Background: Delirium after cardiac operations is associated with significant morbidity and death. Statins have been recently suggested to exert protective cerebral effects. This study investigated whether preoperative statins were associated with decreased incidence of postoperative delirium in patients undergoing coronary artery bypass grafting. Methods: The study enrolled 4,659 consecutive patients (21% women; age, 67.8 ± 9.2 years) undergoing coronary artery bypass grafting. A propensity score-based optimal-matching algorithm was used to match 1,577 patients receiving preoperative statins with a control group (1:1). Patients were screened for delirium in the intensive care unit according to the Confusion Assessment Method for the intensive care unit. Results: Delirium affected 89 patients (3%), and preoperative statin administration was not multivariably associated with a decreased incidence of delirium (odds ratio, 1.52; 95% confidence interval, 0.97 to 2.37; p = 0.18) and was also unrelated to a delirium decrease in patient subgroups undergoing isolated coronary artery bypass grafting (odds ratio, 1.31; 95% confidence interval, 0.68 to 2.52; p = 0.51) or combined valvular procedures (odds ratio, 1.72; 95% confidence interval, 0.96 to 3.07, p = 0.08). Similar results were observed for age groups and cardiopulmonary bypass durations. Patients affected by postoperative delirium experienced a longer hospital stay (25th to 75th percentile) of 11 (7 to 18 days) vs 7 days (7 to 8 days, p <0.001) and 12% hospital mortality vs 1% (p <0.001). Conclusions: Preoperative statins were not associated with a decreased incidence of delirium in patients undergoing coronary revascularization.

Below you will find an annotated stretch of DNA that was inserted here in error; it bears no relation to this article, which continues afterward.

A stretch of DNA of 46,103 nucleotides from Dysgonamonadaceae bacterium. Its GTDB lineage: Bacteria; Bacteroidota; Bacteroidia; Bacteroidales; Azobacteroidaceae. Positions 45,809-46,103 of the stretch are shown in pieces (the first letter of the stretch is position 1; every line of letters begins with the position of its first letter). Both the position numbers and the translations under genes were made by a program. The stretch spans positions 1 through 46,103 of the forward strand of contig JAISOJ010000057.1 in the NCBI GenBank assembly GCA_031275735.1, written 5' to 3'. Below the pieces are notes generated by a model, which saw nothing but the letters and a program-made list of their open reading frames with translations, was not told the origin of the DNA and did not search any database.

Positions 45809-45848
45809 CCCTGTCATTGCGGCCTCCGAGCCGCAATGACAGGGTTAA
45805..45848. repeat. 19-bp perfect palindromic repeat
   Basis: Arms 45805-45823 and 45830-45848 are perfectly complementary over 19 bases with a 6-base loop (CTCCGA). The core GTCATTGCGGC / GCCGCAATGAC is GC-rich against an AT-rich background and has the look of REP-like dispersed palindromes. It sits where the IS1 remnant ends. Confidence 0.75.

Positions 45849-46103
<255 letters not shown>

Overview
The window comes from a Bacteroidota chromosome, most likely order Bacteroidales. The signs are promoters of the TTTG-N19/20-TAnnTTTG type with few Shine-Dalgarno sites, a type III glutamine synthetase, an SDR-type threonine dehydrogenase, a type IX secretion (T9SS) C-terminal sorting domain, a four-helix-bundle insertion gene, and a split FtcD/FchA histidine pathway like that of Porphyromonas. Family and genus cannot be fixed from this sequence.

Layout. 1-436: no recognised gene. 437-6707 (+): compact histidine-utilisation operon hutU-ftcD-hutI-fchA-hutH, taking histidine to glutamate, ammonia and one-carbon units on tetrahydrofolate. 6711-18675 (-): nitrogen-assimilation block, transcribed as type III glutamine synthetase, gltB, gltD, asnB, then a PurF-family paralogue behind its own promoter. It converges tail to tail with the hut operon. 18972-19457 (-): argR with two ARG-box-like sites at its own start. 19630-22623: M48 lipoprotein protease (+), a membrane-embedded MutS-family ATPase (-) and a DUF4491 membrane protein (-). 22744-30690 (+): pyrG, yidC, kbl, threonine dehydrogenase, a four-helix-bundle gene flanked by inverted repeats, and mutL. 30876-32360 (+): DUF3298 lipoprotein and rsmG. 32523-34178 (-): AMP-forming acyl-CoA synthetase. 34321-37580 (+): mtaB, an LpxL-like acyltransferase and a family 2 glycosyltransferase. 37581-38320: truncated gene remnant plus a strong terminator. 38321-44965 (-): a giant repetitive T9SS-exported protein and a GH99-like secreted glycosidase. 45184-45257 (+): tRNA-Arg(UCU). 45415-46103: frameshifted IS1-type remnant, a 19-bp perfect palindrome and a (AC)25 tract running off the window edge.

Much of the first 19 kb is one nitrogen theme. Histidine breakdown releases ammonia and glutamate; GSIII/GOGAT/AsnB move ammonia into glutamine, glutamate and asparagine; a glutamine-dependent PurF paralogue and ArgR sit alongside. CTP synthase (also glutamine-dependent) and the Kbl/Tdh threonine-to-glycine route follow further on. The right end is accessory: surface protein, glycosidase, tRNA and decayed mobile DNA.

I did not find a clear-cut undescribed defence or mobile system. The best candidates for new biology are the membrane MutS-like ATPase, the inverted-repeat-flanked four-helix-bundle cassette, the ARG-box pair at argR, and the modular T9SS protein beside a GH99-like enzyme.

ASJC Scopus subject areas
- Cardiology and Cardiovascular Medicine
- Pulmonary and Respiratory Medicine